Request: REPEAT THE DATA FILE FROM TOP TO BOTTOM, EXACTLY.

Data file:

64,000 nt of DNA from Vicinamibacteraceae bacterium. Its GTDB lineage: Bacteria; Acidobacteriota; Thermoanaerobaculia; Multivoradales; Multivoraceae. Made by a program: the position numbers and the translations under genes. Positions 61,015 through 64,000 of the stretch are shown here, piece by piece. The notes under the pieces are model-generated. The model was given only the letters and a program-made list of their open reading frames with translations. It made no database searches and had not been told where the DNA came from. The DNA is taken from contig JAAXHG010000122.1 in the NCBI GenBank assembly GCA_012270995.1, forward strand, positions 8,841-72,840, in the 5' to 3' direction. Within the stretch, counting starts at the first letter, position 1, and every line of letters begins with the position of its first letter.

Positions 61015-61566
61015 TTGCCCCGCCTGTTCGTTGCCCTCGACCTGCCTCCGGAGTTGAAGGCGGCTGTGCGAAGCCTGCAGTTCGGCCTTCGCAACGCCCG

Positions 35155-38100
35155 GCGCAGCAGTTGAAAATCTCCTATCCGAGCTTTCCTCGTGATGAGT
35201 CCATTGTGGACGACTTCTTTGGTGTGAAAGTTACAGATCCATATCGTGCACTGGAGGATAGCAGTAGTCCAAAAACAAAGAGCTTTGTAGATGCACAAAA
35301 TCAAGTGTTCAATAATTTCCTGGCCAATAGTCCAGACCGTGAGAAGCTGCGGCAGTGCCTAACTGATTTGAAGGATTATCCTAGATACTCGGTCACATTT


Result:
64,000 nt of DNA from Vicinamibacteraceae bacterium. Its GTDB lineage: Bacteria; Acidobacteriota; Thermoanaerobaculia; Multivoradales; Multivoraceae. Made by a program: the position numbers and the translations under genes. Positions 61,015 through 64,000 of the stretch are shown here, piece by piece. The notes under the pieces are model-generated. The model was given only the letters and a program-made list of their open reading frames with translations. It made no database searches and had not been told where the DNA came from. The DNA is taken from contig JAAXHG010000122.1 in the NCBI GenBank assembly GCA_012270995.1, forward strand, positions 8,841-72,840, in the 5' to 3' direction. Within the stretch, counting starts at the first letter, position 1, and every line of letters begins with the position of its first letter.

Positions 61015-61566
61015 TTGCCCCGCCTGTTCGTTGCCCTCGACCTGCCTCCGGAGTTGAAGGCGGCTGTGCGAAGCCTGCAGTTCGGCCTTCGCAACGCCCG

Positions 35155-38100
35155 GCGCAGCAGTTGAAAATCTCCTATCCGAGCTTTCCTCGTGATGAGT
35201 CCATTGTGGACGACTTCTTTGGTGTGAAAGTTACAGATCCATATCGTGCACTGGAGGATAGCAGTAGTCCAAAAACAAAGAGCTTTGTAGATGCACAAAA
35301 TCAAGTGTTCAATAATTTCCTGGCCAATAGTCCAGACCGTGAGAAGCTGCGGCAGTGCCTAACTGATTTGAAGGATTATCCTAGATACTCGGTCACATTT